I can see both sides of the argument to be honest. On the one hand pissing away billions at a time of economic weakness is questionable. On the other, large voter turnouts help built a strong mandate to govern for the winning party.The estimated price tag for the US elections in November is almost $6bn (£3.8bn). Why so much?
"The sky is the limit here," says Michael Toner, former chair of the US Federal Election Commission.
"I don't think you can spend too much."
In a time of general belt-tightening, it may sound like a surprising argument, but Toner believes there should be more - not less - spending on US elections.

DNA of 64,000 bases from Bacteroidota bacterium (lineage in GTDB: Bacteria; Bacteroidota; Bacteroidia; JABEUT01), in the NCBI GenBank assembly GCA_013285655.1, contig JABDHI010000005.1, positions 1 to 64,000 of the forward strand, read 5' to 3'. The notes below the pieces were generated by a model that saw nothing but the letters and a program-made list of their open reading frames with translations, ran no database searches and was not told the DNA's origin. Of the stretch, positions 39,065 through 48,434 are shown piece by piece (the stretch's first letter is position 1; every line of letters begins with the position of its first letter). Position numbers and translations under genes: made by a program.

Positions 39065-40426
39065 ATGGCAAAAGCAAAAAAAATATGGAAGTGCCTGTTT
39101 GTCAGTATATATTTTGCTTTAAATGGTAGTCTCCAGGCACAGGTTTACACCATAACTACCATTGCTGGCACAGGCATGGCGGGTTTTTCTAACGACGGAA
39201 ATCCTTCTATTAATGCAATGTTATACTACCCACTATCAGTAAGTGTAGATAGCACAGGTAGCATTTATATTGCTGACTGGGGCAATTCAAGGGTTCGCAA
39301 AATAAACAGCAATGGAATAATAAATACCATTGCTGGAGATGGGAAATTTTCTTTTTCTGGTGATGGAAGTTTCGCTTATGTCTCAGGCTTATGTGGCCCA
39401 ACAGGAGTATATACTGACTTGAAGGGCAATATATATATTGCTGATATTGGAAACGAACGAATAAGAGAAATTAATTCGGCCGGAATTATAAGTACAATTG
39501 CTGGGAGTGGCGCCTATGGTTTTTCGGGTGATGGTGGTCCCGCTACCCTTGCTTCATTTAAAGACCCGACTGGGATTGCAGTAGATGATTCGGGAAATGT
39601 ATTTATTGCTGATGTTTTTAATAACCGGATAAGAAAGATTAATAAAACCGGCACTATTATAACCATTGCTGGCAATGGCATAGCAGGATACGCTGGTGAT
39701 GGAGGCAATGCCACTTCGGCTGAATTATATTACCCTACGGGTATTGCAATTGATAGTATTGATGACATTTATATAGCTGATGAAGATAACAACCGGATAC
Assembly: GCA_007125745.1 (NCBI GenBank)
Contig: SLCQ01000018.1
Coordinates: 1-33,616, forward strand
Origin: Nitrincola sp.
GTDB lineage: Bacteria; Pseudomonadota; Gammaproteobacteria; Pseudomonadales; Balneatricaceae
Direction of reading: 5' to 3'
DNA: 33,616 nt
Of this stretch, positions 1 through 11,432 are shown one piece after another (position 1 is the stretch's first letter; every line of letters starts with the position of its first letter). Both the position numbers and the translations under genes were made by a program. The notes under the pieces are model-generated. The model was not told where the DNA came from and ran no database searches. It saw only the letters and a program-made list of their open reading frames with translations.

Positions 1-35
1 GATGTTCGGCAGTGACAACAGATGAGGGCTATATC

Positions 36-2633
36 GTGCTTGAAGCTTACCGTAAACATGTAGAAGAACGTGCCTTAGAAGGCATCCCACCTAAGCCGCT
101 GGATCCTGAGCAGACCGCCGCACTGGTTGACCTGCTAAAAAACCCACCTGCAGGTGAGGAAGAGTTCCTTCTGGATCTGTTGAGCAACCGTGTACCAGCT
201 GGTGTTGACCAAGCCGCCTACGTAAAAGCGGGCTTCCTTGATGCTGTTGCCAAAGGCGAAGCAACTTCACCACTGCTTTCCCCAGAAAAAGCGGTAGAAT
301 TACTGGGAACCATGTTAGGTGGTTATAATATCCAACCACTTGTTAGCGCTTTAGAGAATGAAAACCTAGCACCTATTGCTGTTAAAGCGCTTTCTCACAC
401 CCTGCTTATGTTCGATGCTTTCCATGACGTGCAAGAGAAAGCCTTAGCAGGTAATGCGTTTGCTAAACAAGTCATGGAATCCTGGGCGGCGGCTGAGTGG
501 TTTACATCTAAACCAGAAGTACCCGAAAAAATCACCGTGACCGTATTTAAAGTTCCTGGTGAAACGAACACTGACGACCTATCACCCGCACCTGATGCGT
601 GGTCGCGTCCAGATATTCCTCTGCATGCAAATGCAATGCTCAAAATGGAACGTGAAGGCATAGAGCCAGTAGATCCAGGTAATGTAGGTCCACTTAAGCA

Anything that engages voters, and makes them more likely to turn out is, he says, a good thing.
Interestingly, the US cost doesn't appear to be as a result of being a larger more populous nation. Per capita it's more expensive than some other nations.
- US - $18 (£12) per person on federal elections in 2012 (projected)
- UK - 80 cents (50p) per person in 2010 general election
- Canada - $8 (£5) per person in 2011 general election
Air-time isn't cheap.
It's all good, it's stimulating the economy. In particular the bits that make TV advertising and placards...
(Not to mention the hair and makeup industry)
I somehow doubt that there is a connection between election investments and voter turnout.
The question should be:
How have the special interests managed to gain control of a $15 trillion dollar economy through two proxy parties for ONLY $6 billion?